King of Bitters (Andrographis paniculata)
King of Bitters, also called Andrographis, is a traditional Chinese, Southeast Asian and Indian herb, and used for centuries in Ayurvedic medicine. The herb has been revered for treating infectious diseases and highly regarded also as having a preventative effect from many diseases, due to its powerful immune strengthening benefits. The global flu epidemic of 1919 was one of the most devastating infectious outbreaks in world history, killing millions worldwide, in many countries. However, in India, the amazing prophylactic benefits of Andrographis was credited with stopping the deadly virus. It is a potent stimulator of the immune system by two direct ways ...
(1) antigen- specific response: antibodies are made to counteract invading microbes,
(2) non-specific immune response: macrophage cells scavenger and destroy invaders. King of Bitters activates both responses, making it effective against a variety of infections and oncogenic, cancer-causing agents.
Research, shows it supports healthy cellular communication through a process called signal transduction pathways - as healthy signal transduction allows for effective intra-cellular communication of receptor sites, cellular metabolism and cell division. Strong receptors and pathways are important to counteract interference to the cell cycle. Such interference is the basis for the development of cancer and viral infections. Japanese researchers have reported that Andrographis stopped cancer cells from multiplying.
Positive results have been seen in relation to stomach, skin, prostate and breast cancer cells, in test-tube studies. Andrographolides in the plant are thought to enhance immune function such as production of white blood cells (scavengers of bacteria and other foreign matter), release of interferon, and activity of the lymph system. Scientists also believe that the herb can join with modern technology in the fight against AIDS. Research, shows that compounds from various plants are not able to penetrate the blood-brain barrier, however andrographolides from King of the Bitters has been found to do so, and concentrates in the brain and with beneficial effects to the central nervous system.
Description: Easy to grow, annual/biennial bush to 1 meter high, with lanceolate leaves 4-12cm long. Small white flowers 1-2 cm long, set along a thin upright stem. Tubular flowers can have purple coloured flecks on the inside of the lip-like formation. A fine oblong seed capsule 1.5 cm long contains several very small round seeds. Seeds will readily disperse if not picked. Leaves have no aroma. Flavour of the whole plant is extremely bitter. Propagation is by seeds, cuttings and layering stems. Plant seeds, spring and summer, germination may be in 10- 30 days. Plants will grow in a wide range of soils, in full sun or shade and thrives in moist conditions.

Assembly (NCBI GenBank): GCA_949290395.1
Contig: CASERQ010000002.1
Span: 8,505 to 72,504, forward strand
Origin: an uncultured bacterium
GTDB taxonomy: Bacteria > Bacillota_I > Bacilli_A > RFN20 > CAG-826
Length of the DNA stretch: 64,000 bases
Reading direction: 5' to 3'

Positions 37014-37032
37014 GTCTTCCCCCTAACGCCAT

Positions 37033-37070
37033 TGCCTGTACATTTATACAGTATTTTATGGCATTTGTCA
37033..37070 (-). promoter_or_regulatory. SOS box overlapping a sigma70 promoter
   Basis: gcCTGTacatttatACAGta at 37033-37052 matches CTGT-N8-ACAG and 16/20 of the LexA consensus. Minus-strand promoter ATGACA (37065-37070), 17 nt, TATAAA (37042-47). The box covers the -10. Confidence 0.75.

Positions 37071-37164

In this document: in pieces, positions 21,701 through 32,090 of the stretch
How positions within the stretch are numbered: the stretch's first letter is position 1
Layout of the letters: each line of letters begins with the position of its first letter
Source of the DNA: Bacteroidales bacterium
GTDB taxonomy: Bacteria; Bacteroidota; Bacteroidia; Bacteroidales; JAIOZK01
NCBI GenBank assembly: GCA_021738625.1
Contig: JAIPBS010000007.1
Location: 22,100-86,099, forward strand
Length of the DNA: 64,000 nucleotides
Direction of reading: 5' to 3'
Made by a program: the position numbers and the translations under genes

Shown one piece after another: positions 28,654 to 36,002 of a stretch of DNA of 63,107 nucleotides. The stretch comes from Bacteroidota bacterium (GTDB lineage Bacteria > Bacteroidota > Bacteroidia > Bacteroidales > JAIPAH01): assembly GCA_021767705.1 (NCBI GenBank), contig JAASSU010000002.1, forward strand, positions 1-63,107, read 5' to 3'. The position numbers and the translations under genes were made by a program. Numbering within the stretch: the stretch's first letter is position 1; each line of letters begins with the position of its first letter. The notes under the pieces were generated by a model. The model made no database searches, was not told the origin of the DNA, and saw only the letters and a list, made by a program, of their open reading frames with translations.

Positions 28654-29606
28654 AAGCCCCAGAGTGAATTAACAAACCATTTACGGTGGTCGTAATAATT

Constituents: flavonoids, iterpenoid lactones (andrographolides), paniculides, farnesols, polyphenols, arabinogalactan, protein
Actions: Adaptogen (helps to normalise a physical function, depending on what the individual needs, e.g. it will lower high blood pressure, but raise low blood pressure; Antibacterial (fights bacterial activity); Antibiotic; Analgesic (pain reliever); Anti-inflammatory (reduces swelling); Antioxidant (helps in protecting the body from free radical damage); Anti-diabetic; Anti-acne (protects skin from pimples); Anti-carcinogenic (activity against different types of cancer, and leukemia; Anti-thrombotic (blood clot preventative); Anti-viral (inhibits viral activity); Anti-microbial (significant activity in fighting the common cold, flu, respiratory infections); Antiperiodic (counteracts periodic/intermittent diseases such as malaria); Antipyretic (reduces fever, usually caused by multiple infections or toxins); Bitter tonic; Blood purifier; Cardio-protective (protects heart muscles); Choleretic (alters the properties and flow of bile); Digestive (promotes digestion); Depurative (acts to clean and purify the body, particularly the blood); Expectorant (promotes mucus discharge from respiratory system); Hepato-protective (helps to protect liver and gall bladder functions); Hypoglycemic (blood sugar reducer); Immuno-stimulant; Laxative; Prophylactic (helps prevent disease); Sedative; Thrombolytic (blood clot buster); Vermicidal (used to kill intestinal worms and helps support the intestines).
Medicinal Uses: A herb with many uses! In Indian traditional medicine, many different formulas contain the herb. In Chinese medicine it has had a wide therapeutic use, treating many ailments, including gastrointestinal complains, throat infections, to dispel toxins and for increasing biliary flow. Other reported therapeutic uses include: coughs, headaches, edema, earache, pain conditions, inflammation and muscular pain, arthritis, rheumatism, fibro myalgia, multiple sclerosis, depression, diarrhoea, dysentery, cholera, candida, lupus, diabetes, piles, fevers, fatigue, hepatitis, herpes, leprosy, loss of appetite, swollen lymph nodes and other lymphatic conditions, jaundice, dyspepsia, dermatitis, eczema, burns, pneumonia, bronchitis, tuberculosis, chicken pox, mumps; sluggish liver, spleen, kidneys and adrenal glands; sleeplessness, vaginitis, and constipation. It has had use as a replacement for quinine in treatment of malaria (still a prevalent disease in many tropical and subtropical countries).